• Inspectors took account of 10 responses to the online questionnaire (Parent View). They also
    considered the school’s parent and staff questionnaires.
  • Inspectors looked at school displays, its website and a range of other evidence relating to the
    wider work of the school.

Inspection team

David Shearsmith, Lead inspector Additional Inspector
Graeme Clarke Additional Inspector

Full report

Information about this school

  • The school is smaller than the average-sized primary school.
  • A well-above average proportion of pupils is known to be eligible for the pupil premium, which is
    additional funding for those pupils eligible for free school meals, children in the care of the local
    authority and children of service families.
  • A well-above average proportion of pupils is supported through school action. An above-average
    proportion of pupils is supported at school action plus or has a statement of special educational
  • The vast majority of pupils are of White British heritage.
  • The school has achieved the Healthy School status and Green Tree Eco School awards.
  • The school meets the government’s current floor standards, which are the minimum
    expectations for pupils’ attainment and progress in English and mathematics.
  • The Early Years Foundation Stage is taught in one Reception class and a class that also includes
    Year 1 pupils.
  • The school has a breakfast club managed by the governing body.
  • The school has a Hearing Impaired Unit for Key Stage 1 and Key Stage 2 pupils taught in two
    separate classes.
  • The school appointed a new headteacher in September 2013.

What does the school need to do to improve further?

  • Improve teaching further so that more is outstanding by:
    making sure that marking enables pupils to improve their work and reach higher standards
    improving pupils’ handwriting and presentation skills.
  • Improve standards at Key Stage 1 by:
    making sure that activities challenge pupils to work hard and reach their potential, especially
    the most able
    ensuring that pupils have more opportunities to investigate and solve mathematical problems.

Inspection judgements

The achievement of pupils is good
  • Achievement is good. Leaders carefully track and check the progress pupils make to ensure that
    no-one is underachieving. They provide extra support to ensure that anyone falling behind is
    supported to improve their learning. Consequently, the school ensures equality of opportunity for
    all pupils to achieve well.
  • Children enter the Early Years Foundation Stage with skills that are well-below what is typical for
    their age. They have particular weaknesses in their literacy skills. Teaching is adept at helping
    children to learn new skills. Children enjoy learning and make good progress; this prepares them
    well for their learning in Year 1.
  • Pupils make good progress across Key Stage 1. By the time they leave Year 2, standards are
    below average overall being relatively weaker in mathematics. Although standards have been
    rising over time, they could be higher in all subjects. This is because activities do not always
    challenge all pupils to reach the higher levels in their work, especially the most able.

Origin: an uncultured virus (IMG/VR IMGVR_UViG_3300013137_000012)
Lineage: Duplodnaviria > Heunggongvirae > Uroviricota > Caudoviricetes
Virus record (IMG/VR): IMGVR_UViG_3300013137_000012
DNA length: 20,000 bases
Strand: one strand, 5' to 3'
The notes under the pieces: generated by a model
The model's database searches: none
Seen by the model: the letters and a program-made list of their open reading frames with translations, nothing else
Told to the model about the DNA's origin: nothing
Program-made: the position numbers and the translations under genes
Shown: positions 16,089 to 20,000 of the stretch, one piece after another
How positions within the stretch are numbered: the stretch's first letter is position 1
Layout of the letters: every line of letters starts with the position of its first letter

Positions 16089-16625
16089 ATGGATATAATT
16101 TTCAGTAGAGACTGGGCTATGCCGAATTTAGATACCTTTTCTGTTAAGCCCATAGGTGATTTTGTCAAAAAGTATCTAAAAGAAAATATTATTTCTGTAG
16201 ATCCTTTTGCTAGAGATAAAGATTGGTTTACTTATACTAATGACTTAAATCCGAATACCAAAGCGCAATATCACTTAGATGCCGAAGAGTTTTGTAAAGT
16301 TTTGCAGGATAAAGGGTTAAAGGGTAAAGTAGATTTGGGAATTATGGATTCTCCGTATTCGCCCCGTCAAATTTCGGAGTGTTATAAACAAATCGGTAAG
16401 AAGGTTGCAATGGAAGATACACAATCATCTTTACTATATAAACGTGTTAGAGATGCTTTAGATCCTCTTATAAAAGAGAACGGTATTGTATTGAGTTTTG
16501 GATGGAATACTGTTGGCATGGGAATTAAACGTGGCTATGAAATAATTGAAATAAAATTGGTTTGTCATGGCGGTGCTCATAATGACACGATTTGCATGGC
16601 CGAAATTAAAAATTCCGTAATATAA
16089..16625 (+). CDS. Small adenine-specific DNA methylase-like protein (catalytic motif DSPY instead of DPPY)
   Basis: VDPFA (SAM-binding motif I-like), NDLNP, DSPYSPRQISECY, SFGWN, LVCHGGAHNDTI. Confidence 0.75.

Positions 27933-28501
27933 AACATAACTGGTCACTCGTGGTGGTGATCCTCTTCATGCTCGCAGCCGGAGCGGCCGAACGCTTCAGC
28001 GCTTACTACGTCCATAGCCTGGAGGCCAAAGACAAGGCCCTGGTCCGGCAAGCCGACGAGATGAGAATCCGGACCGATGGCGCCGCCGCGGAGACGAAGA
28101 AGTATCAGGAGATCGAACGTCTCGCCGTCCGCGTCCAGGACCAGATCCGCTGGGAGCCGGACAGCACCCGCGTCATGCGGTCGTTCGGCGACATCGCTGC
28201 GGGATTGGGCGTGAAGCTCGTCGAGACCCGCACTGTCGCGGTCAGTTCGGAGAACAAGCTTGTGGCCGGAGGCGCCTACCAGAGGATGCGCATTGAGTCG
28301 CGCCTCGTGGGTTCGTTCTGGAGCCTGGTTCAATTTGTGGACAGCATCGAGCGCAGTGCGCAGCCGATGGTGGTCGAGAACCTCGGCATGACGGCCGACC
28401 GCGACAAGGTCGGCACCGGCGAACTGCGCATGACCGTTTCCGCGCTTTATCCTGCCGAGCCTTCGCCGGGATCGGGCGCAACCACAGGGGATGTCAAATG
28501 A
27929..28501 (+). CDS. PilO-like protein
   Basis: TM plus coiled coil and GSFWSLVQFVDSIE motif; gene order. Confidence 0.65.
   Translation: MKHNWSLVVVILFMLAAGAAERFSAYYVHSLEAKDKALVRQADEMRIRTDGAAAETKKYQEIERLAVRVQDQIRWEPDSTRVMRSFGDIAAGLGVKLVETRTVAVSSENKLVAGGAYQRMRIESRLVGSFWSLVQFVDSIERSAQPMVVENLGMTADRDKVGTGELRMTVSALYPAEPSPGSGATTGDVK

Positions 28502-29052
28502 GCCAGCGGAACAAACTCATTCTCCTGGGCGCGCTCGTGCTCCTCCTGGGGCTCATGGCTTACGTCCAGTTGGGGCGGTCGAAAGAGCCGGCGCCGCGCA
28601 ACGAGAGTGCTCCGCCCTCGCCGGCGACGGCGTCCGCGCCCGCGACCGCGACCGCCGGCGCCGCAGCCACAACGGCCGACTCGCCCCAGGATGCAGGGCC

• Pupils make good and sometimes better progress across Key Stage 2. They make accelerated
    progress in Year 6 because teaching is outstanding. By the end of Year 6, standards are well-
    above average in reading writing and mathematics.
  • The school has a good system in place for teaching phonics (sounds that letters make) and this
    has had a very positive impact on results in the annual reading check. In the last two years
    pupils reached well-above average standards. Older pupils are able to successfully apply their
    reading skills to deepen their understanding and knowledge.
  • Pupils’ literacy skills are developed well overall. However, more could be done to enhance pupils’
    handwriting and presentation skills.
  • Across Key Stage 2, teachers challenge and extend pupils’ mathematical knowledge and skills
    well. However, in Key Stage 1, pupils are not always sufficiently stretched in their mathematical
    work and there are insufficient opportunities for them to practise their skills by solving
    mathematical problems and investigations.
  • The school makes good use of its funding for pupils supported by the pupil premium, including
    those known to be eligible for free school meals. They typically make good and sometimes
    outstanding progress across the school particularly at Key Stage 2. Teaching assistants provide
    flexible support through individual teaching sessions as well as targeted help in the classroom.
    Consequently, pupils reach standards that are two terms ahead of pupils nationally and close to
    their peers in reading, writing and mathematics.
  • The most able make good and sometimes outstanding progress at Key Stage 2 and reach high
    standards in their work, particularly in mathematics. In Year 6 some pupils are on track to reach
    Level 6 this year. While progress for the most able is good in Key Stage 1, it could be better.
    This is because pupils are not given work that is sufficiently demanding to ensure they fulfil their
  • Disabled pupils and those with special educational needs usually make good progress. Individual
    and small-group teaching generally ensures that these pupils achieve as well as their peers,
    particularly at Key Stage 2. Pupils make outstanding progress in the Hearing Impaired Unit.
    Teachers fully understand their complex needs and give them work that gets the best out of